Sleep is altered in response to an immune challenge: non-rapid eye movement (NREM) sleep is increased and fragmented, REM sleep is inhibited. Sleep and immune response are affected by stress: several stressors inhibit sleep and increase waking time; stress-induced cortisol secretion affects the immune response, with immunosuppressive effects. Different levels of trait aggressiveness are associated with specific patterns of neuroendocrine and autonomic stress responsiveness. Aim of this study was to test the hypothesis that trait aggressiveness, by affecting response to stressors, modifies sleep alterations induced by the activation of the immune response. To this aim, rats were selected on the basis of their latency time to attack a male intruder in the resident-intruder test. Animals were instrumented for chronic recordings of sleep-wake activity and injected, intraperitoneally, with an immune challenge (250 mu g/kg lipopolysaccharide LPS, a component of gram-negative bacterial cell wall). Here we report that high aggressive (HA) rats responded to an immune challenge with a 24-h long increase in cortical brain temperature. During the first 12 post-injection hours, HA rats also responded with a prolonged increase in NREM sleep amount, and a 5-h long and continuous inhibition of REM sleep. In HA rats, the LPS-induced increase in the amount of time spent in NREM sleep was due to an increase in the number of episodes of this sleep phase, without any change in the bout duration. The LPS-induced REM sleep inhibition observed in HA rats was due to a decrease in both the number and duration of REM sleep bouts. In HA rats, during REM sleep, LPS administration significantly reduced the power of the EEG theta band. In non-aggressive (NA) rats, in response to LPS administration, cortical brain temperature was increased only for two hours, NREM sleep was unaffected, and REM sleep inhibition was scattered along the first 8 post-injection hours. The LPS-induced changes in the number of NREM sleep bouts of NA rats were limited to few and scattered hours, with a change in bout duration only in a single hour. A combination of decreases, in few hours, in both REM sleep bouts and their duration contributed to the REM sleep inhibition observed in NA rats. In NA rats, the power of EEG theta band was not modified, during REM sleep, by LPS administration. Gross motor activity was inhibited in both HA and NA rats.

Febrile and sleep responses to an immune challenge are affected by trait aggressiveness in rats / Statello, R; Carnevali, L; Bianchi, S; Sgoifo, A; Imeri, L.. - In: BRAIN BEHAVIOR AND IMMUNITY. - ISSN 0889-1591. - 80:(2019), pp. 300-307. [10.1016/j.bbi.2019.04.007]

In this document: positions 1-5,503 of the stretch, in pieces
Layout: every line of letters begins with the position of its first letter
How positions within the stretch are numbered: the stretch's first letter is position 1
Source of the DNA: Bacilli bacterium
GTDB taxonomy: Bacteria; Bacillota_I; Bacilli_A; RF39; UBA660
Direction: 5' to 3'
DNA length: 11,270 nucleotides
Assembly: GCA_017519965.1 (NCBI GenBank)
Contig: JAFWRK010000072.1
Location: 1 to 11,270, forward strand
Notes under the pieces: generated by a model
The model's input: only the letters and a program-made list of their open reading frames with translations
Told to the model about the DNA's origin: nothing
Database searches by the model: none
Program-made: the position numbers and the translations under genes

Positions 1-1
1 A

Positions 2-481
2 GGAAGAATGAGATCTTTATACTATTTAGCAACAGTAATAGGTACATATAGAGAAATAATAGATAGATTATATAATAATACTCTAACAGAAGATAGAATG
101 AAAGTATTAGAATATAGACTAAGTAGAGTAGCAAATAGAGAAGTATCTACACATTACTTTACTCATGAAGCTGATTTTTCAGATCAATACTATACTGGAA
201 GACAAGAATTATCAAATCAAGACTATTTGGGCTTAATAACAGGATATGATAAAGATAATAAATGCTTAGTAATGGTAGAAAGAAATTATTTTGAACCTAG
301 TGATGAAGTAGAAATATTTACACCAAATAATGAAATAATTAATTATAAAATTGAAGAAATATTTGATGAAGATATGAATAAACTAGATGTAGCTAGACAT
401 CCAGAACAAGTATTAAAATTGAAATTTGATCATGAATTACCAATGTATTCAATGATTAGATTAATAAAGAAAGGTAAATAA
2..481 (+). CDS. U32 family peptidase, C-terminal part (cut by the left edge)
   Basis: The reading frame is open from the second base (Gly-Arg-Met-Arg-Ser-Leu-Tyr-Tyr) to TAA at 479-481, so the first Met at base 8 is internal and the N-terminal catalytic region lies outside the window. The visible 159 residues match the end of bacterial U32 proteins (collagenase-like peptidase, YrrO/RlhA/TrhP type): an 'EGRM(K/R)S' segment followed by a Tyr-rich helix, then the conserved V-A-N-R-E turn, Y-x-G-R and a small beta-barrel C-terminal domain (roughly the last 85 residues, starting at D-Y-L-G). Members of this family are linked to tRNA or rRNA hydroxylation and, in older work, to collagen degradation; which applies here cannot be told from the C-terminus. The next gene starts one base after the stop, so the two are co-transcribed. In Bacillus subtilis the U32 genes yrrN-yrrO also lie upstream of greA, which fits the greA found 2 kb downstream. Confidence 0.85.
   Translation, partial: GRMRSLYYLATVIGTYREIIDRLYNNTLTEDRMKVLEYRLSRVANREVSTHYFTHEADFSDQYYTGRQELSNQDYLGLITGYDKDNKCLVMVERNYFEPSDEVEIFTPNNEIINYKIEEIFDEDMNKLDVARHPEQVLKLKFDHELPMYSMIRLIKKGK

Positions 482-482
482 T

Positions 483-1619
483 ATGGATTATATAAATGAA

Febrile and sleep responses to an immune challenge are affected by trait aggressiveness in rats.

Statello R;Carnevali L;Sgoifo A;
2019-01-01

Abstract

Sleep is altered in response to an immune challenge: non-rapid eye movement (NREM) sleep is increased and fragmented, REM sleep is inhibited. Sleep and immune response are affected by stress: several stressors inhibit sleep and increase waking time; stress-induced cortisol secretion affects the immune response, with immunosuppressive effects. Different levels of trait aggressiveness are associated with specific patterns of neuroendocrine and autonomic stress responsiveness. Aim of this study was to test the hypothesis that trait aggressiveness, by affecting response to stressors, modifies sleep alterations induced by the activation of the immune response. To this aim, rats were selected on the basis of their latency time to attack a male intruder in the resident-intruder test. Animals were instrumented for chronic recordings of sleep-wake activity and injected, intraperitoneally, with an immune challenge (250 mu g/kg lipopolysaccharide LPS, a component of gram-negative bacterial cell wall). Here we report that high aggressive (HA) rats responded to an immune challenge with a 24-h long increase in cortical brain temperature. During the first 12 post-injection hours, HA rats also responded with a prolonged increase in NREM sleep amount, and a 5-h long and continuous inhibition of REM sleep. In HA rats, the LPS-induced increase in the amount of time spent in NREM sleep was due to an increase in the number of episodes of this sleep phase, without any change in the bout duration. The LPS-induced REM sleep inhibition observed in HA rats was due to a decrease in both the number and duration of REM sleep bouts. In HA rats, during REM sleep, LPS administration significantly reduced the power of the EEG theta band. In non-aggressive (NA) rats, in response to LPS administration, cortical brain temperature was increased only for two hours, NREM sleep was unaffected, and REM sleep inhibition was scattered along the first 8 post-injection hours. The LPS-induced changes in the number of NREM sleep bouts of NA rats were limited to few and scattered hours, with a change in bout duration only in a single hour. A combination of decreases, in few hours, in both REM sleep bouts and their duration contributed to the REM sleep inhibition observed in NA rats. In NA rats, the power of EEG theta band was not modified, during REM sleep, by LPS administration. Gross motor activity was inhibited in both HA and NA rats.
Febrile and sleep responses to an immune challenge are affected by trait aggressiveness in rats / Statello, R; Carnevali, L; Bianchi, S; Sgoifo, A; Imeri, L.. - In: BRAIN BEHAVIOR AND IMMUNITY. - ISSN 0889-1591. - 80:(2019), pp. 300-307. [10.1016/j.bbi.2019.04.007]
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Utilizza questo identificativo per citare o creare un link a questo documento: https://hdl.handle.net/11381/2867577
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